UM-Flint Students Get A Hand-up, Not a Hand-out



A university can be an intimidating place to those who are unfamiliar with the higher-education environment. Each year, scores of incoming freshmen at the University of Michigan-Flint, especially those who are from Flint, identify as first generation college students. While many high schools instill the importance of higher education into their students, they do not necessary train teens to be successful in college. Everything from the logistics of application processes and payment to class registration, choosing a major, and keeping up in class can overwhelm even Flint’s brightest youth. Fortunately, there are programs that stand at the fore of helping disadvantaged students navigate mysterious collegiate terrain, and UM-Flint’s Educational Opportunity Initiatives department is a leader in this area of aid.

Started in 1995 under the headship of Dr. Tendaji Ganges, EOI began as a way to combine the bevy of student-support programs offered by the university. The department would not only serve as a centralized location for these programs, it would also work to make them complementary to one another so that a student need never traverse through unknown territory alone on the road to their bachelor’s degree. What may sound like enabling at first is actually the reverse, Dr. Ganges explains. “There’s no less expectation for them to be responsible and accountable to their success,” he says, and in every case, the mentors at EOI push students to do their best.

Many of the students with whom EOI works are youth whose grades do not reflect their full potential. Dr. Ganges says, “We recruit students who are like diamonds in the rough. They’ve indicated desire and ability, though they may have not yet blossomed.” Many graduates of EOI programs become a part of the EOI staff, turning around to support new students who are in the position that they were once in.

Concerning the students who come in for pre-college support, Dr. Ganges says, “If you’re serious about getting students to succeed, you have to get to them early.” With this belief, he and the staff at EOI offer programs for high school students in the Flint Public Schools, Beecher Community Schools, and the Westwood Heights School District. One such program is Workshops on Wednesdays (WOW), which ran this past July on UM-Flint’s campus. Aimed toward area 9th – 12th graders, it’s presented as a college preparatory program that gives participants an idea of what to expect at university. Workshops cover regular staples of education such as mathematics, science and English, sessions on the administrative aspects of college such as financial aid, and preparation for the cultural aspects of college life such as leadership and diversity. Doron Pratt of EOI was excited by the success of this year’s WOW program. “We had over 100 students attend each week, and they loved it. WOW challenged their minds and kept them coming back. They are telling their friends and friends of friends to be a part of the program, as well.”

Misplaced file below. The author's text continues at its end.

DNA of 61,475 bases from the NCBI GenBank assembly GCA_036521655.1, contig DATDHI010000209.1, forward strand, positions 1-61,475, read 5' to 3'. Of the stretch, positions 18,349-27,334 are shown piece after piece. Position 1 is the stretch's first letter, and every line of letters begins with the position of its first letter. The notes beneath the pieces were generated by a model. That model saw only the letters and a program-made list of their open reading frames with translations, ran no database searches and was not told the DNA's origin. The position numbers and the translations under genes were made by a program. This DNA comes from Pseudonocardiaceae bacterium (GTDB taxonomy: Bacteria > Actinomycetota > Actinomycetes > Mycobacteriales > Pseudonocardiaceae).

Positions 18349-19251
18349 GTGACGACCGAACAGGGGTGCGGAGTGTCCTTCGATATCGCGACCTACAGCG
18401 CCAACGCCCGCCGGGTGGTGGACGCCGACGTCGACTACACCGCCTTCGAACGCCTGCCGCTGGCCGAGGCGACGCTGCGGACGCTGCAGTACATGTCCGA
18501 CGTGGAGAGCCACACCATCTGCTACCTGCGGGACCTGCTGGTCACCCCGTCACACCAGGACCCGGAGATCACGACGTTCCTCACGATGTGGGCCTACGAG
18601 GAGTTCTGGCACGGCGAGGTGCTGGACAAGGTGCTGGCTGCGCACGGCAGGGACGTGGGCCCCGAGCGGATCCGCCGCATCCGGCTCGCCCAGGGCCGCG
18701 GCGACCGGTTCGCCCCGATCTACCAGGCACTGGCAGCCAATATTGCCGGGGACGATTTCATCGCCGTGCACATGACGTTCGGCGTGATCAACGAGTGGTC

Along with student support, EOI acknowledges the importance of having parents involved in student success. Many students of EOI are first-generation college students; as a result, higher education is also new to their parents. Parents of students in EOI programs have regular meetings, and Dr. Ganges views this as one of its most vital elements. He explains that EOI “wants to see parents adapt along with their children, so we try our hardest to involve them as well.” Dr. Ganges also sees the work of EOI to engage students and parents on a university level as a small part of the larger whole that is the Flint community. He sees the future rapidly approaching, and eloquently states, “Flint must evolve quickly; we cannot do business as usual. We need to retool in order to advance, and we need to internationalize in comprehensive ways for the globalized world.”

In all, Dr. Ganges states that EOI “was not intended to build a fiefdom of programs, but to be a change agent, and a pilot of potential services for the whole institution.” The model of EOI is one worthy of recognition. It is unique in its approach at the university level, and many institutions are implementing like models as they try to cope with the influx of nontraditional students – those who attend college part-time or are starting college later in life – who have flooded universities since the mid-twentieth century. EOI knows how to work with first generation and nontraditional students well. They are a staff of leaders who are producing new leaders. Just as the department is an agent of change, they produce individual agents of change in the students that they support. The support given through EOI makes the department a wonderful microcosm for the greater Flint community to model.


Comments are closed.